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Content marketing – old wine in new bottles?

Effective content marketing is based on a genuine desire to help potential customers – and can, when implemented, lead to fundamental change in company culture. But old wine is old wine…

Content marketing is currently espoused as the treatment to cure weak and ineffective marketing. But it’s not quite that simple. If we don’t understand the basics of the diagnosis then the treatment won’t be effective – and aggressive communication on a company’s own terms has had its day. In its place, I advocate effective and trustworthy content marketing – turn down the propaganda and turn up the credibility.

To release the full potential of content marketing, it helps to understand the recent and profound changes in buyer behavior in both B2C and B2B, especially with regard to information retrieval, decision-making and purchasing. It’s these changes that threaten to erode your marketing ROI, and if you haven’t understood what the changes mean or are able to use them proactively, a superficial commitment to content marketing will hardly save your company. The opposite, if anything.

Buyer behavior has changed (…and what to do about it)

Firstly, it’s about the Internet, about the explosion in accessible information and the ability to confer and share knowledge with peers. Imagine the following scenario: A buyer from a company is looking for a product just like yours and she begins to search for it, but instead of visiting your website or contacting your sales department (or your competitors), she examines other industry-related platforms and forums. She’s looking for reviews as well as “expert” opinion and other user experiences. She might ask colleagues from other companies for advice on LinkedIn, or she may fire off a question or two on Twitter. She is in the process of identifying needs – without you even realizing it. There are a number of steps and paths in her process and the closer she comes to making a decision, the more in-depth information she seeks. Through all stages of her research, she builds her knowledge, and her awareness of your company, your brand and product (and those of others) takes shape, is strengthened or changes. All this may be achieved before she even visits your website, and it’s in this process that the basis of her decision is made.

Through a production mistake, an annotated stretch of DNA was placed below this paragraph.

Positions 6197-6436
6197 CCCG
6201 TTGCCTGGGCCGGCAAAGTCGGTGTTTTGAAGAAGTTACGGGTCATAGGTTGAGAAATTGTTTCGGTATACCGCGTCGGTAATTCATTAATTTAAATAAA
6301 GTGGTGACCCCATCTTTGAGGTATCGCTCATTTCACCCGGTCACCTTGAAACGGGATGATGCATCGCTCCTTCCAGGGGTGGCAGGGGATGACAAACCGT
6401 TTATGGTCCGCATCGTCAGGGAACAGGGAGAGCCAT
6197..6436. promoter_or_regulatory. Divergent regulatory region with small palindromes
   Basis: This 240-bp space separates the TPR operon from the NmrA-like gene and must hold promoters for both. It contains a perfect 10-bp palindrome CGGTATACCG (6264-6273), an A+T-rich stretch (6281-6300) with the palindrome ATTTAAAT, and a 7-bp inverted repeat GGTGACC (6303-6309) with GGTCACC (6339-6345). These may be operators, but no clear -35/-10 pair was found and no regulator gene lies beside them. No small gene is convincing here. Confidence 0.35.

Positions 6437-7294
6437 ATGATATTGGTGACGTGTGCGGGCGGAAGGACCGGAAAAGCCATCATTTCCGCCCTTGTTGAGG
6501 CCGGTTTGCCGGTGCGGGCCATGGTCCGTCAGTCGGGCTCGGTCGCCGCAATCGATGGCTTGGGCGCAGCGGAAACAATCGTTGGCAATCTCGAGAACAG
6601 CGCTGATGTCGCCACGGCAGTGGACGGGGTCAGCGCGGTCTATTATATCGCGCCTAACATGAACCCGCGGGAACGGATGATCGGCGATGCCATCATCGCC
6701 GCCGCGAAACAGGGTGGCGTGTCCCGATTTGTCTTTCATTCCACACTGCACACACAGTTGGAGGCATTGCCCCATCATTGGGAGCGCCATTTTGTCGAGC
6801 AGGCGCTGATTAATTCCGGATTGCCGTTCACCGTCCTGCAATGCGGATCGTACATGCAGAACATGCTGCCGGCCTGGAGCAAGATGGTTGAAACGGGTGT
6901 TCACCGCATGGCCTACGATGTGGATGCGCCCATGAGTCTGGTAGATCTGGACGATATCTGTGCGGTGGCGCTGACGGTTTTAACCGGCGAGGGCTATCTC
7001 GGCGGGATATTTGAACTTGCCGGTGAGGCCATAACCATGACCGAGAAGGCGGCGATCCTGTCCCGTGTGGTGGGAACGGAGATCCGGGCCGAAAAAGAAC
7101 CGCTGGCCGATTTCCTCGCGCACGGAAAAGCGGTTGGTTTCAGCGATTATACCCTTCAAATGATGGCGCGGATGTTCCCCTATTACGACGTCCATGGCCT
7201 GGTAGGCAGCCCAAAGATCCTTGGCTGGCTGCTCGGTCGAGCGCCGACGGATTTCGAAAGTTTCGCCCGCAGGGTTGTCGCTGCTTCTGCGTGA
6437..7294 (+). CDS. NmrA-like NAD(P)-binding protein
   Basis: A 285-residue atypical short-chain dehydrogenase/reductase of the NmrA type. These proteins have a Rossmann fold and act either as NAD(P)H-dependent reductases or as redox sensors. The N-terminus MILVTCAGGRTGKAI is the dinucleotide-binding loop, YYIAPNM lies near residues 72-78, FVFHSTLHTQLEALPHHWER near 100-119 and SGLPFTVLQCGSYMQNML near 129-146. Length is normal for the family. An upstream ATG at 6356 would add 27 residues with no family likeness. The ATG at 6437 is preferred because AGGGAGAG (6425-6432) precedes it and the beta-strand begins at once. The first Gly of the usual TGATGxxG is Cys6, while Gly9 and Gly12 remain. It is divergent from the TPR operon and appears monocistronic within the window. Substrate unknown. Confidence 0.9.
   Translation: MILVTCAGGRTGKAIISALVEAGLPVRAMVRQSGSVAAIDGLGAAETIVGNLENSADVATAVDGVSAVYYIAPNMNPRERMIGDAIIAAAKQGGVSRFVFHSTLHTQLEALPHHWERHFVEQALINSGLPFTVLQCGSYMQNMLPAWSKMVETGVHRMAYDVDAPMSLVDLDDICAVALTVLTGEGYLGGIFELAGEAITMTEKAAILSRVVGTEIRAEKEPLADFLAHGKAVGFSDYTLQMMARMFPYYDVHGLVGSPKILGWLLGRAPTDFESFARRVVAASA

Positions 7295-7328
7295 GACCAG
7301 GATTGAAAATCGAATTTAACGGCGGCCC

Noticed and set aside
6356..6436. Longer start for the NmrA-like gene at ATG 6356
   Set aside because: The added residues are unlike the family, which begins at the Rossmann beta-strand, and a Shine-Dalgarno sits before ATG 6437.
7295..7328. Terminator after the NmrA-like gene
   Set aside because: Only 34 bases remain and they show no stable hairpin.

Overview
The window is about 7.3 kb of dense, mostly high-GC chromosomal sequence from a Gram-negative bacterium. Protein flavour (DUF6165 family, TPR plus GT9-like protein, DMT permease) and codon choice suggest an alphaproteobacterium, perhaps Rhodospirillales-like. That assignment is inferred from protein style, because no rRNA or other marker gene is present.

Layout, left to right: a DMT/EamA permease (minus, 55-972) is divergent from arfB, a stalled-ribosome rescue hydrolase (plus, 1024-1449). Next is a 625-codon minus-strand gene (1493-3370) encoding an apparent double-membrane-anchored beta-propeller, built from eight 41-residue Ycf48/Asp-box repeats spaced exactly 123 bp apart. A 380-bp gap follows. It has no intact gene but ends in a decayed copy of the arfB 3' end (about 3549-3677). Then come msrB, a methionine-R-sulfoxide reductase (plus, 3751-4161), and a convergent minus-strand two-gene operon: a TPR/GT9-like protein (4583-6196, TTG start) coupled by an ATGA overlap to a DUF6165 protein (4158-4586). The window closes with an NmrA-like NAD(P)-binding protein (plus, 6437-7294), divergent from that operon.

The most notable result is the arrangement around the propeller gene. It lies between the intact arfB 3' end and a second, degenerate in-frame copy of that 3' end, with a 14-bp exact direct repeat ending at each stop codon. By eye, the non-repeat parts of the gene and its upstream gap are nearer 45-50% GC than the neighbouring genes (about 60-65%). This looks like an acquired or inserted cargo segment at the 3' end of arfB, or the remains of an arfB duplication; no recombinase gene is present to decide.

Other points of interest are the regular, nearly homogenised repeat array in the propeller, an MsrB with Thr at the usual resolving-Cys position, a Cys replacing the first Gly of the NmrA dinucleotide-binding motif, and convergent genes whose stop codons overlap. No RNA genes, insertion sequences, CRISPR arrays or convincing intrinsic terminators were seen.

We make far more decisions today without consulting a company’s sales people, but we do consult our own trusted sources. This of course changes the rules for the type of information that we seek. In the past, the premise was that a buyer made contact with your business or website to find the product that best matched her needs – and to seek advice. The perception was that she was receptive to the classic angle of attack, ‘close the deal’, so that she could be presented with product-oriented information with a focus on technical specifications, which incidentally were produced on your terms. (“We can move 100 tonnes from A to B in 10 minutes”). It’s just that today she’s made her decision long before she’s in the ‘old-fashioned’ communication range, and this isn’t about data and products, rather it is perspective, insight and informed choices that are important.  And this happens long before the actual product is on the radar. In this situation, it’s about providing information on the customers’ terms and accepting a more equal relationship. We need to talk with the buyer and not to them. For the customer, it’s about the supplier’s knowledge, credibility and the shared experiences of others.